I’m proud and honored to be part of Women’s Money Week, a week that’s all about “encouraging women to speak up about money, take control of their finances, and reshape their financial futures.” Each day this week, I’ll be writing about a specific topic that relates to women & finances. Today’s topic is Money in your 20s/30s/40s/50s/Retirement.
For the past 4 days, I’ve cranked out posts as part of Women’s Money Week that have provided a lot of general financial advice that I believe is a crucial part of anyone’s financial education. While I was all set to write in the same information-giving style about money in the 20s & 30s for today’s post, I had a last-minute change of heat and instead decided to write a letter to my former, 18-year old self.
Much like my Confessions of a PF Blogger series has allowed me to analyze, accept and share my financial past, this letter is sort of the icing on the self-exploration/motivation cake…
Dear 18-year old Happy Homeowner,
Congratulations, my love, you’ve just graduated high school, secured college scholarships, been recruited to run collegiate track & cross country, and are moving into your very first college dorm. You worked your arse off this past summer to be able to pay for your entire first year of college by yourself, and you’ve diligently secured on-campus employment to make a few bucks here & there. You’re thrilled to begin your college experience, and you’re prepared to work harder than you ever have before. The world is your oyster and you’re ready to take it by storm.
Be prepared to face challenges that you never knew could exist. On the night before your first day of class when the frat boys dump your drunken roommate (who you never knew before moving in with her 3 days earlier) in the lobby and call you to come take care of her, know that you’re doing the right thing by calling your RA because she would have died had you not. Ignore the taunts and jabs some of the other women on the floor make after they (temporarily) label you a snark.
When the grumpy old woman at the cafeteria makes you butter 2,000 pieces of bread for the day’s grilled cheese sandwiches at 6:30AM, hold your tongue and appreciate that you have a job. And when your coach insists that you run double practices M-F, understand that the strength you draw from those workouts will benefit you in far more than physical ways.
While it’s important to enjoy all that the college experience has to offer, beware of those people who have less than stellar intentions but do not blame yourself for their shortcomings and their treatment of you/others. During that fateful period when all hell breaks loose, know that you did nothing wrong.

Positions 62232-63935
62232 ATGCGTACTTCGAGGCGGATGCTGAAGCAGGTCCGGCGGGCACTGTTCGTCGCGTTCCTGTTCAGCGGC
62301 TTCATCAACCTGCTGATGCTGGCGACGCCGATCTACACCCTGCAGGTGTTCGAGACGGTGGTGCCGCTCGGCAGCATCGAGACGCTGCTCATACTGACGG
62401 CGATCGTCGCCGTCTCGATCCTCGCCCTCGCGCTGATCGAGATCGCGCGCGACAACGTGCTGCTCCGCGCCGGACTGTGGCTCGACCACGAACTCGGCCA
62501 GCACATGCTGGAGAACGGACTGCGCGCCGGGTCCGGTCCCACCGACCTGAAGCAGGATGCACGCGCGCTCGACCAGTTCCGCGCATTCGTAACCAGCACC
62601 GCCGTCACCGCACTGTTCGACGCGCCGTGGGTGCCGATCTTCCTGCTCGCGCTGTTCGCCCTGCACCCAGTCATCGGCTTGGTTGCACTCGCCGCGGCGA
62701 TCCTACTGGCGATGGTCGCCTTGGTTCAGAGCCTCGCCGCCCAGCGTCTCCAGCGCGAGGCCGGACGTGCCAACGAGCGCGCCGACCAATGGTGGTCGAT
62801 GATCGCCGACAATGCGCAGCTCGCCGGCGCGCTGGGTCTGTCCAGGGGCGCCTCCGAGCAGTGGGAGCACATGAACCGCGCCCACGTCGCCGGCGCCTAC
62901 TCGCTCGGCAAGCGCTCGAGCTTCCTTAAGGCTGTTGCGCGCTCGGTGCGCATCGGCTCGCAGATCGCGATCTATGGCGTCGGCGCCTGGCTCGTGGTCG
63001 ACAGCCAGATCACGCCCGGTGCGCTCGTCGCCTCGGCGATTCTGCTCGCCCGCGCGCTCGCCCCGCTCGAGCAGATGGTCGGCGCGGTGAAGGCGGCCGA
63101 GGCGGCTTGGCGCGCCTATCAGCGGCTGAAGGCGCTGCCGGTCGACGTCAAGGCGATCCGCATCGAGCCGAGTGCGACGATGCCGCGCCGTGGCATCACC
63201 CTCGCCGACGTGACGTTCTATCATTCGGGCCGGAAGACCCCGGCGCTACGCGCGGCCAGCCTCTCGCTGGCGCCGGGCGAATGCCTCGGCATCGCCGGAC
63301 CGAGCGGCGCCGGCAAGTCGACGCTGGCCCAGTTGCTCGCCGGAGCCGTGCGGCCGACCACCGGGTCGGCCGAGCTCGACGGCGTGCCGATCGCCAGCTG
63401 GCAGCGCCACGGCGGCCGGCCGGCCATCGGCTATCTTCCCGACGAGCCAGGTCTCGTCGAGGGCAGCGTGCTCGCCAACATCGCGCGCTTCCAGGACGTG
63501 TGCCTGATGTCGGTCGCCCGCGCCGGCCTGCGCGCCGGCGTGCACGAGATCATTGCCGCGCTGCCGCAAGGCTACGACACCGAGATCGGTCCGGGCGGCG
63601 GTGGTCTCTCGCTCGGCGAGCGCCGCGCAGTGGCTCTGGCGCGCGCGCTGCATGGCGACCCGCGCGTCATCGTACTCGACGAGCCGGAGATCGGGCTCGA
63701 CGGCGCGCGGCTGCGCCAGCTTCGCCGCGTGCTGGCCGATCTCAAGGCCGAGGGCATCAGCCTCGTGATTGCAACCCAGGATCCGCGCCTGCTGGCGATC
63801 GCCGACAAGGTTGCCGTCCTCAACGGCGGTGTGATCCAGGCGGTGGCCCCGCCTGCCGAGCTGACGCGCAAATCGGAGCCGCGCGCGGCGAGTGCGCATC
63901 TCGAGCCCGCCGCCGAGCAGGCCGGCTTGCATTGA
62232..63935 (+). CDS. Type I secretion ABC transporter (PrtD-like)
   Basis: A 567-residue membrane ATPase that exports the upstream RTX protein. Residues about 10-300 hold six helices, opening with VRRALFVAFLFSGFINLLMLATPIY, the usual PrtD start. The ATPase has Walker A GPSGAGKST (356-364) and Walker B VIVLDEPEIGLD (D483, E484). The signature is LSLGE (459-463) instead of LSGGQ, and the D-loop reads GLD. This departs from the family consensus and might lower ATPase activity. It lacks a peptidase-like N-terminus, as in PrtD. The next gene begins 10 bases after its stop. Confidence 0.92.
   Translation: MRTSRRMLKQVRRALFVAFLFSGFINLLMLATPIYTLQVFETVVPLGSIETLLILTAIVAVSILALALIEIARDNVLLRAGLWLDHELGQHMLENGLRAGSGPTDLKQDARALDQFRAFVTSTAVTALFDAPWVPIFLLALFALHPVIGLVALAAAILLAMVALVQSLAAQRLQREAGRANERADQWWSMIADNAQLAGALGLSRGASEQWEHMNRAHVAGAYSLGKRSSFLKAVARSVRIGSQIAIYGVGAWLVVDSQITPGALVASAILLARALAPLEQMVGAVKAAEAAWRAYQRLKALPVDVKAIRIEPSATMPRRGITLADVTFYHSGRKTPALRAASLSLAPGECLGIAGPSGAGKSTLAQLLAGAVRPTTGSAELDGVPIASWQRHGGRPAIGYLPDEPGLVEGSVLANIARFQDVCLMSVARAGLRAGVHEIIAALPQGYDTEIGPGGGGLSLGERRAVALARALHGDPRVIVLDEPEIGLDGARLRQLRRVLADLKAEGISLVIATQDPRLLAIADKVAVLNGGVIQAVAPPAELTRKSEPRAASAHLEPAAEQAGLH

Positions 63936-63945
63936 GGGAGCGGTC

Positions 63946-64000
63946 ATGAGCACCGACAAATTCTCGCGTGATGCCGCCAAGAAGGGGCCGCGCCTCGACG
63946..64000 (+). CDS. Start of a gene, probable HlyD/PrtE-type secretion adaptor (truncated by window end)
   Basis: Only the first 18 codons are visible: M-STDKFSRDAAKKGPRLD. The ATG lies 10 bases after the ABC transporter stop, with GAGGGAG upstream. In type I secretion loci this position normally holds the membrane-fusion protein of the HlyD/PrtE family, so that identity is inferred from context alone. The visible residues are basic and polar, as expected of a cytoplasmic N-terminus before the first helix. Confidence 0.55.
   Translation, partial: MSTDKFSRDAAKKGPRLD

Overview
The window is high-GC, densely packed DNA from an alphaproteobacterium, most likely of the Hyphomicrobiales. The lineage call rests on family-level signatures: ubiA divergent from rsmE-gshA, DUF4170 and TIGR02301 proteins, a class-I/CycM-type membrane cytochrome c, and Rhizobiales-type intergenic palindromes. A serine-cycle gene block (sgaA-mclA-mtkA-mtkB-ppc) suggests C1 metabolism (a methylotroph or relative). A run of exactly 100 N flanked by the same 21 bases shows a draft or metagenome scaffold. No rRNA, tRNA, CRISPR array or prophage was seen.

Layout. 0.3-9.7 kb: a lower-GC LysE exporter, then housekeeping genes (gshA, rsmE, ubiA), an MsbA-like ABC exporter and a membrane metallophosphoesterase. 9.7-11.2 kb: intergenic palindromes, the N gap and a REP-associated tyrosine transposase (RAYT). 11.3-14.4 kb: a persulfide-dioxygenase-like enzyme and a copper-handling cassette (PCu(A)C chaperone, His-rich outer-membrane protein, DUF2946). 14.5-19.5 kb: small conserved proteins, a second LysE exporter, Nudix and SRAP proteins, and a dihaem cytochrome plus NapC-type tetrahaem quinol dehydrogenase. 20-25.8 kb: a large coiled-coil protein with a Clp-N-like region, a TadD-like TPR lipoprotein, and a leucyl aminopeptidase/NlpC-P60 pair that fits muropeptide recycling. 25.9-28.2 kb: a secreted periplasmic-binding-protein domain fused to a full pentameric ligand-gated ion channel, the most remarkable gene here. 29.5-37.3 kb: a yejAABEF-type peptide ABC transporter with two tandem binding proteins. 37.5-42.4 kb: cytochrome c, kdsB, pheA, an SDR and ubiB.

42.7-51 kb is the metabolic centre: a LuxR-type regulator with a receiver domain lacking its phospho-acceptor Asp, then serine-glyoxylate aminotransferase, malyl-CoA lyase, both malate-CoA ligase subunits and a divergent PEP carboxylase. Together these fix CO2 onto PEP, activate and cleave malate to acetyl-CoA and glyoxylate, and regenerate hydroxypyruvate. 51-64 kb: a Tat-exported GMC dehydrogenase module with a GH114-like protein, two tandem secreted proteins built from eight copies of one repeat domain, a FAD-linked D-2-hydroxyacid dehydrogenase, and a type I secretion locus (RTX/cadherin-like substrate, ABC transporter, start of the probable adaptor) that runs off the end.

And when it seems like mindless spending and hibernating are the only ways to get through it, seek out support from those you trust and tap into your inner strength, tenacity and willpower. Allow yourself the process everything, but be proud and know that you will eventually grow into a ferociously strong, caring and loving woman despite this difficult time of growth.
Rather than allowing yourself to fall into an emotional and financial maelstrom, stand strong and continue to be who you are. Instead of relying on credit cards to validate your shaken self-concept, remember those days you worked so hard to get where you want to be.
Spend only on things that matter to you rather than charging erroneous outfits, dinners and bar tabs. The financial decisions you make today will have a far greater impact on your future than you can ever guess, so take steps to educate yourself about the importance of paying yourself first, budgeting and spending less than you make.
In the end, know that you will indeed have a financial epiphany that will set you straight. Appreciate this experience, learn as much as possible from it, and use it as a basis for a strong, healthy financial future. When faced with more difficult life challenges, don’t be so terrified that you shut down–you will pull yourself out of it.
In fact, you’ll someday look back and will be able to say, “What a wild ride it’s been!” as you are sitting comfortably in your condo you now own while smiling at your $500 graduate degree from Harvard hanging on the wall.
Most of all, you’ll finally appreciate your life experience-based knowledge that while money and emotions can wreak havoc on anyone’s life, there’s always a silver lining and a way to crawl out of whatever abyss you find yourself in. Continue doing what you’re doing and remember that the sky’s the limit for your dreams, goals and ambitions.
~Your 30-year old self